Butterflies and moths thrive here. Speckled Wood and Ringlet flourish along the grassy rides where their caterpillars can feed. Yellow Brimstones, Holly blues, Orange tips, Peacocks, Tortoiseshells and Red Admirals are others seen. The night shift include the spectacular Elephant, Eyed, Popular and Lime Hawkmoths. One very rare species, the Scarce Merveille du Jour is present. Bright green Emeralds look like butterflies. Luminous centipedes can be seen all year, often unusual looking and unexpected.
Oil beetles are large and seen during May. They parasitise bees. Deerpark is home to the rarest of Beetles - The Blue Ground Beetle, only discovered during the 1990s in UK (so rare I have never seen it!). Violet Ground and Dung beetles are common. Green Tiger beetles are also sometimes seen scurrying across the tracks in pursuit of prey. Wasp Beetles disguise themselves to get protection by mimicking wasps in their black and yellow garb.
Golden Ringed and Emperor Dragonflies are seen near the watercourses where their nymphs prey on invertebrate life. Salmon up to 8 pounds run the stream in winter whilst Bullheads, Trout, Eel and the jawless hagfish called the Brook Lamprey are more permanent residents. Carp to 9 pounds are easily seen in the lake coming readily to feed.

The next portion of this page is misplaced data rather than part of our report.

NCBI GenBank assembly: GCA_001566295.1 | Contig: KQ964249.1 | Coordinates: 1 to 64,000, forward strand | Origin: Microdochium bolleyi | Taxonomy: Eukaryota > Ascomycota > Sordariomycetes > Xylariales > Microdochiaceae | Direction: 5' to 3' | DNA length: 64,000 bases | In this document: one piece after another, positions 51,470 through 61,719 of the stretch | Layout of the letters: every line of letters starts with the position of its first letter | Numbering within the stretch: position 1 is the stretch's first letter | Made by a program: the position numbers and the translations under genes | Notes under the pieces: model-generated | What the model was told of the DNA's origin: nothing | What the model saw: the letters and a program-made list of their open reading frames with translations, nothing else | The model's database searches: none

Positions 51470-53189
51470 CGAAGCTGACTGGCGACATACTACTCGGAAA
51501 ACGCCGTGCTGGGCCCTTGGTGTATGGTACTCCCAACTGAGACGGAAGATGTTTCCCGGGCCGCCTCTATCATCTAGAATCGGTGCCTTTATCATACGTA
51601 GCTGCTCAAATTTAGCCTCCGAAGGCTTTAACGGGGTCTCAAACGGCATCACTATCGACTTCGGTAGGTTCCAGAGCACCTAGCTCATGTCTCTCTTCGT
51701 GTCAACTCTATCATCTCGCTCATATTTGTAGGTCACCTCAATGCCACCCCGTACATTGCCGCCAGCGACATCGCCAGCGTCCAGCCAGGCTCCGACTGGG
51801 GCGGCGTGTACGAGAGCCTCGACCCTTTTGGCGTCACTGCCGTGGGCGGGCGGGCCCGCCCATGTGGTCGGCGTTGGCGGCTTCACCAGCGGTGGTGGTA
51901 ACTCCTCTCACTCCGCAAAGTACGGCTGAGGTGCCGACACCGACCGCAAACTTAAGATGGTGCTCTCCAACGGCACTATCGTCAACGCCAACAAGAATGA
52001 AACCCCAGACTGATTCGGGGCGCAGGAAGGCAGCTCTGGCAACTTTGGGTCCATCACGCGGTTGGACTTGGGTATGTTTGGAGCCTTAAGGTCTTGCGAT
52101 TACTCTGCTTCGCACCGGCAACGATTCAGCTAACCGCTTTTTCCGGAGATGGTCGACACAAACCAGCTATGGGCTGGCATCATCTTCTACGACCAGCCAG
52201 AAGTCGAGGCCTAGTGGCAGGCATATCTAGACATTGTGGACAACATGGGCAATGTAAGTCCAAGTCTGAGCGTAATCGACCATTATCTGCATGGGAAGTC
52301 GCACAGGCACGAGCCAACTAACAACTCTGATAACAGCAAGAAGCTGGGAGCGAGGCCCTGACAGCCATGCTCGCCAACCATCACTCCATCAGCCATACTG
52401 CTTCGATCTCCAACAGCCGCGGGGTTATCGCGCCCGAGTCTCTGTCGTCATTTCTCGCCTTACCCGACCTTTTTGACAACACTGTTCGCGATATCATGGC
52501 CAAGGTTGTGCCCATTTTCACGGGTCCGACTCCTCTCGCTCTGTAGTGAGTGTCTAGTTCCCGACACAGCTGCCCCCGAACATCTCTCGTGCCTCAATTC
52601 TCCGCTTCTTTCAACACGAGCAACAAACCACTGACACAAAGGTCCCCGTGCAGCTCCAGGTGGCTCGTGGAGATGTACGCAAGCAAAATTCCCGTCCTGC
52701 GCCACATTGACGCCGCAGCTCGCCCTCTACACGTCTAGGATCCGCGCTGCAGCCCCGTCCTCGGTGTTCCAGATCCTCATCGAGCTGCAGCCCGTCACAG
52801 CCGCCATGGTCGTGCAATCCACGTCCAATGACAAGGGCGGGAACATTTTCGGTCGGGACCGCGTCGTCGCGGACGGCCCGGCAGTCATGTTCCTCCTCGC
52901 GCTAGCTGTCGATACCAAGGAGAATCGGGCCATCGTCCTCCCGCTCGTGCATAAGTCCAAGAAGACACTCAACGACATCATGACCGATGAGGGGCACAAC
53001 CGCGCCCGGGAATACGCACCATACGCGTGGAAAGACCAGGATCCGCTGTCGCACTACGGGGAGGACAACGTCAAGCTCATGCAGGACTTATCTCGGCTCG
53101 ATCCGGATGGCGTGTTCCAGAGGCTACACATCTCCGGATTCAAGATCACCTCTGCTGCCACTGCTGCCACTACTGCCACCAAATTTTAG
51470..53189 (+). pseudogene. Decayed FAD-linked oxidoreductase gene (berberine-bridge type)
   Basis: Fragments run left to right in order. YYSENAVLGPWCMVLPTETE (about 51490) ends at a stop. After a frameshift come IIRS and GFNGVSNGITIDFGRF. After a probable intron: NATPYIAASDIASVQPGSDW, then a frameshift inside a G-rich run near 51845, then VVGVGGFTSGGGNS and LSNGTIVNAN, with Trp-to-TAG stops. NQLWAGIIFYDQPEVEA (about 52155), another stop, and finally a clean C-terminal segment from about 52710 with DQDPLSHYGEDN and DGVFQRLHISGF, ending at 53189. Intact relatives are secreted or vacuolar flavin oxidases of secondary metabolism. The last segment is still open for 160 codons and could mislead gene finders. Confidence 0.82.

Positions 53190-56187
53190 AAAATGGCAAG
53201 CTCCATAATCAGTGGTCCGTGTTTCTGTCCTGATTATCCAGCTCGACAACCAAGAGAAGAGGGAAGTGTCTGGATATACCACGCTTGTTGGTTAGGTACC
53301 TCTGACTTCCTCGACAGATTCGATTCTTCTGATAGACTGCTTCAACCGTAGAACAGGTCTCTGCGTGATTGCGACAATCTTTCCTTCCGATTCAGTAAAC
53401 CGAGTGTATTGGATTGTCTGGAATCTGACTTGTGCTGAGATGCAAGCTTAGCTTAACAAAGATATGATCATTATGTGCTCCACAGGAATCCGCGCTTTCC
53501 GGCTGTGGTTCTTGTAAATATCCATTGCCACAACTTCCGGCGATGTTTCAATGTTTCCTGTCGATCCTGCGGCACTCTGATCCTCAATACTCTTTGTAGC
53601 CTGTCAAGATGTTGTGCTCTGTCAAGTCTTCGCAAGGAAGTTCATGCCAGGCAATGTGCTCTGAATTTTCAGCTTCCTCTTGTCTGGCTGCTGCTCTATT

“Sometimes the electric blue flash of a Kingfisher never fails to impress along streams which are home to Grey Wagtails and the unmistakeable Dipper dunking itself in the rapids. Herons can be seen standing like statues by the lake, only to come alive by spearing Eels up to 2 feet long. Tawny Owls hoot after dark. Long Eared Owls are rare but occasionally heard with their resonant hoot whilst Barn owls patrol the upper margins of the forest alongside fields.”
Did You Know?
Glow worms can be seen sometimes on the grassy verges where the females shine yellow green to attract a male. They are in fact Rove beetles, not worms.
Strange But True!
Wasp Beetles disguise themselves to get protection by mimicking wasps in their black and yellow garb.
Martin Summers is the principal ranger at Deerpark and has been a naturalist for over 50 years, specialising in botany, geology, pond and marine life, butterflies, bats and moths. Martin’s passion for all things outdoor is contagious and he will make sure you have great fun learning about the forest life around you.